Monday, October 25

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How food couriers are exploiting migrants
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How food couriers are exploiting migrants

    Aymen Arfaoui strapped on a plastic Uber Eats bag and checked his cellphone for the fastest bicycle route before pedaling into the stream of cars circling the Place de la République. Time was money, and Mr. Arfaoui, a nervous 18-year-old migrant, needed cash. I’m doing this because I have to eat, he said, locking in a course that could save him a few minutes on his first delivery of the day. It’s better than stealing or begging on the street. Mr. Arfaoui has no working papers, and he would pocket a little more than half that day’s earnings. He said that he owed the rest to a French bicycle courier who considered Uber Eats’ terms too cheap 3.50 euros (just under $4) per order plus a bit for mileage to do the work himself. The Parisian courier had outsourced the job ...
The best way to resist junk food cravings
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The best way to resist junk food cravings

    The need for something gooey, crispy, or sweet seizes everyone's brain at some point. But you don't have to reach for junk. Fight back against the four stages of cravings with these tips from neuroscientists Peter Hall, Ph.D. of the University of Waterloo, and Nicole Avena, Ph.D. of Mount Sinai Health System. Trigger: An urge arises The smell of fries drifts through the food court; pepperoni sizzles in a pizza commercial. Your senses lead to your brain retrieving memories from your hippocampus and moving them into your working memory. Feel-good neurochemicals dopamine and opioids start to trickle into your reward-focused areas. How to fight it: If you intervene right now, you’re more likely to resist the temptation. So try to distract yourself by taking a bris...
How the Airbnb boom is putting pressure on housing
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How the Airbnb boom is putting pressure on housing

    Everyone knows that Google, Apple and Facebook are big, and that Uber and Netflix are fairly sizeable too. But far fewer people are aware just how enormous Airbnb and its rivals have become not in the boulevards and piazzas of foreign cities, but right here, in the UK. The scale of the growth is not only remarkable, but also largely untracked. We are blind to the amount of short-term letting that goes on, said Ian Adams, cabinet member for Westminster Council, which estimates that as many as one in 15 housing units in the borough are being let as short-term rentals. According to the last figures released by Airbnb, two million guests stayed at 64,000 London listings between 1 July 2016 and 1 July 2017, a growth of 49% on the previous year. When you factor in riva...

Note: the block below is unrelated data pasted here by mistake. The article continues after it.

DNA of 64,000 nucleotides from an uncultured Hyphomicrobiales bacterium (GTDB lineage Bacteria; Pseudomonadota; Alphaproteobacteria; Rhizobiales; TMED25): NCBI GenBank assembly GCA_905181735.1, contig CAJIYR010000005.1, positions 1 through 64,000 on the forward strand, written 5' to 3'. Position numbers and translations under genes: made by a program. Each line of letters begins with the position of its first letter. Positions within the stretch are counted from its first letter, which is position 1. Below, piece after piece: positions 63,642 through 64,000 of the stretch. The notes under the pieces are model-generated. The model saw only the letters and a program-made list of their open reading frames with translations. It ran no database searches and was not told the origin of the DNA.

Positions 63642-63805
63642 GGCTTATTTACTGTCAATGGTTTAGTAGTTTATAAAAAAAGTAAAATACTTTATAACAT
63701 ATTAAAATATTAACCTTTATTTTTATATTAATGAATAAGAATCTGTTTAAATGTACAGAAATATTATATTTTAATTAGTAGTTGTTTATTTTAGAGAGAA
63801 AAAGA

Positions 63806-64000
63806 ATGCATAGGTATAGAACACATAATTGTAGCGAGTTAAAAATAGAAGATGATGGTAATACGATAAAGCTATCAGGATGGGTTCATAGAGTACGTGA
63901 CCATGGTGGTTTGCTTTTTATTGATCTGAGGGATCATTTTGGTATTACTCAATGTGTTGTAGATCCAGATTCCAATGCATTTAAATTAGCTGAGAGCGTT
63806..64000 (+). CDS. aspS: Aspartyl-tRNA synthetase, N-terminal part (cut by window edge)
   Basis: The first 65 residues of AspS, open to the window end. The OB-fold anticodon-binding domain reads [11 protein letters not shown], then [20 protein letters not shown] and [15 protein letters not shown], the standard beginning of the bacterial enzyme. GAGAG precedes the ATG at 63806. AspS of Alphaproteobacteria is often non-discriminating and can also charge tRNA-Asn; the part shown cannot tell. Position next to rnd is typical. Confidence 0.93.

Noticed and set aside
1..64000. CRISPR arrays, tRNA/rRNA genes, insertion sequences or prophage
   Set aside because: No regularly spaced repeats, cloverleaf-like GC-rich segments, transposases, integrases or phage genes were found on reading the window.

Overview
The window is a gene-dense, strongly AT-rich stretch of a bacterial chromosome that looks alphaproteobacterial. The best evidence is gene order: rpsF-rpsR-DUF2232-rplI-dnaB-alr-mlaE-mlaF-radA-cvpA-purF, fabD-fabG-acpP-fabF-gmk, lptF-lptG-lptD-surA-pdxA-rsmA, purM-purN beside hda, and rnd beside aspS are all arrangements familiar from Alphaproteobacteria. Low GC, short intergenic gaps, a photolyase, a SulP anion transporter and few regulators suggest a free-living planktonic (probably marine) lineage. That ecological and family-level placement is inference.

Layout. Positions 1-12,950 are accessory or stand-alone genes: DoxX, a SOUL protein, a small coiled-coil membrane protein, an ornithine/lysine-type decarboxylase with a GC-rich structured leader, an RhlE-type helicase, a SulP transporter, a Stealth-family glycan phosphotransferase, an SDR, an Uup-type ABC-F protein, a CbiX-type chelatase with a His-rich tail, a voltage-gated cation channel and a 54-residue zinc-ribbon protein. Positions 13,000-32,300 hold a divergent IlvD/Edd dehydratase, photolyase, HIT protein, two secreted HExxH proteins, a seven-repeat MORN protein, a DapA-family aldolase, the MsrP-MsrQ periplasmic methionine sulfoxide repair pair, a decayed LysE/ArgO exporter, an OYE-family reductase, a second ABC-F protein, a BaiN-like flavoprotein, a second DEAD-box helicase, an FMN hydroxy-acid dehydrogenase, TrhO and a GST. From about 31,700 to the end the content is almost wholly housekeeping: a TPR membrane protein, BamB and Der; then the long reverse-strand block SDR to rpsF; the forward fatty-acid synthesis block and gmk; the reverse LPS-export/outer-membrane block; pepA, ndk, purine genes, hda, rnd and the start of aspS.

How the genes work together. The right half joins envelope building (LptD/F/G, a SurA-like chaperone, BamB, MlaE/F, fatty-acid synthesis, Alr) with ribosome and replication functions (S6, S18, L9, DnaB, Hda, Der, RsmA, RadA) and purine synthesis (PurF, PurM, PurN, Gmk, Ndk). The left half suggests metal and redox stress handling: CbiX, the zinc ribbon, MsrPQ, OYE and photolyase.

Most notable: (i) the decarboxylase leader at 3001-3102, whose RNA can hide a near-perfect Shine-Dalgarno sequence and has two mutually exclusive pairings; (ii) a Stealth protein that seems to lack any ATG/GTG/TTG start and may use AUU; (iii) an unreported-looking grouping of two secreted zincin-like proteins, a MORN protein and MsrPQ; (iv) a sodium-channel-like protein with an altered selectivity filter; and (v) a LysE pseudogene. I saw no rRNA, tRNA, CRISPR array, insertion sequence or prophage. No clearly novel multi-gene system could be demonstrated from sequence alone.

Brits unwilling to cut back to fight climate change
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Brits unwilling to cut back to fight climate change

    The majority of Britons are unwilling to significantly reduce the amount they drive, fly and eat meat in order to combat climate change, a Sky Data poll reveals. Just over half 53% say they would be unwilling even in principle to significantly reduce the amount they fly, while 28% say they would be willing to give up travelling by plane or reduce the amount they do so significantly (19% say they never fly anyway). People responding to polls often overclaim their willingness to change their behaviour in ways considered socially desirable but despite this some 52% say they would be unwilling to reduce the amount of meat they eat much (31%) or at all (21%) to help reduce global warming. Four in ten say they would be willing to either reduce their meat consumption sign...
Fears for safety of Nissan jobs in UK after sales and profits tumble
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Fears for safety of Nissan jobs in UK after sales and profits tumble

    Japanese firm Nissan has become the latest car manufacturing giant to publish gloomy sales figures amid concerns about its future in Britain. Turnover at Nissan’s UK business, which is headquartered in Sunderland, fell by £93million last year to £6.3billion while its profits plunged 6.6 per cent to £133million. The automotive behemoth, which employs nearly 8,000 people in the UK, also revealed its car production fell 6.2 per cent to 487,000 vehicles in the year to March 2018. In an interview with The Mail on Sunday last month, Ford’s European boss Steven Armstrong said: If the industry can’t continue to operate competitively, we would have to think about where we continue and how we continue to invest. The firm said it was facing numerous problems, including weake...